"Oh, shut up, Soames," Bill said. "You would have done the same."

"If anyone deserves a free pass on this drawing it is me," Dr. Soames said.

"I am the only physician. Who is going to look after the health of the others if

I am gone?"

"See what I mean?" Bill said, looking at Gregory. "He is starting to figure

an angle. You heard what my wife said, no favorites and she is right, but there

is a moral issue here. We have to consider Valerie's feelings in this."

"Valerie's health is my prime concern," Dr. Soames said. "This is a very

difficult time for her, as you all know. Valerie is under a lot of stress. I am

not trying to say who the sacrifice should be, but as a physician it my

considered judgment that it is best for Valerie if I ...."

"Shut up, both of you," Gregory said. "We have to make a decision quick.

We'll each take our chances like men, and whoever draws the short blade of grass

goes."

Bill's face assumed a sly expression and he regarded Gregory. "Maybe we

should refuse to make a choice. Maybe we should force Valerie to choose one of

us."

"There is no time to argue about it," Gregory said. "We had better make our

decision before it is taken out of our hands."

"That scares you most of all," Bill said, looking hard in Gregory's face. "If

Valerie had to choose one of us to die, she would choose you. It's obvious."

"Not necessarily," Gregory said, his face beginning to break out in beads of

sweat.

"Of course," Soames chimed in. "She wouldn't choose Bill, he is her husband.

She wouldn't choose me, I am her doctor. She wouldn't choose Roberto, he is just

a kid. You are the obvious choice. I say we elect Gregory. Valerie will thank us

for it."

Roberto sobbed. "I am the only one who loves Valerie," he said. "I am the

only one who is willing to die for her. Stay here, you cowards. I will go and

give my life to the woman I love."

No one spoke as Roberto turned and walked toward Valerie, sobbing big heaving

sobs. The others followed at some distance behind as Roberto approached Valerie.

"I am..." he sobbed. "I am the one."

Valerie's eyes flashed in anger. "Is that so," she said, and got to her feet.

She strode across the sand and confronted the three older men who huddled before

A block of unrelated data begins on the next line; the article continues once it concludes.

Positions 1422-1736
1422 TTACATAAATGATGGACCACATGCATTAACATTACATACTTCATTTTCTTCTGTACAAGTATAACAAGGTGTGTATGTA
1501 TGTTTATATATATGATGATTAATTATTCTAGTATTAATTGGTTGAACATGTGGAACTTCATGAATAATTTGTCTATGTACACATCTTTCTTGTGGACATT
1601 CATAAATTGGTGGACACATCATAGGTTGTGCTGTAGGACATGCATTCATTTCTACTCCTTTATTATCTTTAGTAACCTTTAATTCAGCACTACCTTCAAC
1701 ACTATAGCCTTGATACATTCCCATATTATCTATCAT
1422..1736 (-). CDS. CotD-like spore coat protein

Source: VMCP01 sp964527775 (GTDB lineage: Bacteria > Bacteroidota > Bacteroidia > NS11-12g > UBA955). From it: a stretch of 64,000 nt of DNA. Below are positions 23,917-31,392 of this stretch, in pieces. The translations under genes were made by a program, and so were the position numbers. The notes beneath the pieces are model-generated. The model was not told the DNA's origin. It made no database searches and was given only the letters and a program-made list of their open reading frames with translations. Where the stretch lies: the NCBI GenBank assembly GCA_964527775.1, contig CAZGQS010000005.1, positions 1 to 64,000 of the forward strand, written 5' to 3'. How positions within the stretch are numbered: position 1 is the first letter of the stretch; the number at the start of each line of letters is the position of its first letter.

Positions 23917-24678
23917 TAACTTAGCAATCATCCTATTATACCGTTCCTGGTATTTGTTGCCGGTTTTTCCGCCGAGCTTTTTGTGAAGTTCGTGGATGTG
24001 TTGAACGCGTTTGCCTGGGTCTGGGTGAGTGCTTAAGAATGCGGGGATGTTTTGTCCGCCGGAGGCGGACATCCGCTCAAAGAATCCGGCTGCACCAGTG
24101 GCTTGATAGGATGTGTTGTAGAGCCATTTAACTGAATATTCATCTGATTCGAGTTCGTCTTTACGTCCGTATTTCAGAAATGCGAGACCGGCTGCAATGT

her like bad little boys. She put her hands on her hips and stood with legs

apart, glaring down at them from the sky. "I might have known you would

sacrifice a child. Well, that is not good enough men." She bent over, her hand

reaching out toward the cringing figures and grabbed Dr. Soames by the arm. He

screamed in terror as she dragged him down the beach like a chubby child in tow.

"See what I mean," Gregory said. "She chose the fattest one. In the end, it

was her appetite that chose for her."

 

* * *

Gregory was gone and Roberto was gone two days ago, Bill knew. She would be

hungry again so he knew that he had to stay away from her if he wanted to live.

When he saw her running down the beach toward him, calling in her deep, booming

voice, he knew it was the end. Useless as it seemed to fight the inevitable,

fear drove him to flight. She was not fast, but she was strong and tireless.

There was no refuge for him anywhere on the island and all he could do would be

to extend his freedom a few minutes longer.

He tried to hide among some rocks on the beach, but she turned them over one

by one until she found him. "Bill, get up," she said. "It's okay."

Bill stood and waited. "Make it quick, will you."

Valerie sat down on a big rock. "No, really," she said. "It's okay. I am all

right now."

Bill stared. "What do you mean?"

"Come here, baby," she said, holding out her hands. "I am not going to eat

you. I am not going to eat again until I have lost this extra weight and

height."

"Why?" he asked. "Why did you decide now?"

She smiled and sat down on the sand. Bill realized that if he made a run for

it now, he could gain a lot of distance before she could get back to her feet,

but what was the use. She would catch him eventually. "I could have caught you

last night," she said. "You did not know I saw where you were hidden. But

suddenly I realized that I did not have to eat you. It suddenly came to me that

it is my choice. I could have stopped any time, if only I had wanted to."

"You are no longer hungry?" he said.

"I am still hungry," she said. "But eating you will not make the hunger go

away. It will only make you go away, like all the others."

"They did not go away, Valerie," he reminded her. "You ate them."

Valerie nodded. "I feel so terrible about that. I don't know what made me do

it. I only know that I could not do such a thing again."

Bill nodded. "I am glad you came to your senses. I was getting tired of

running and hiding." He walked toward her and sat down on a rock be side her

legs. She was fifty feet tall.

Giantess Stories: SHE STARTED TO GROW By Astrogator      She started to grow and he didn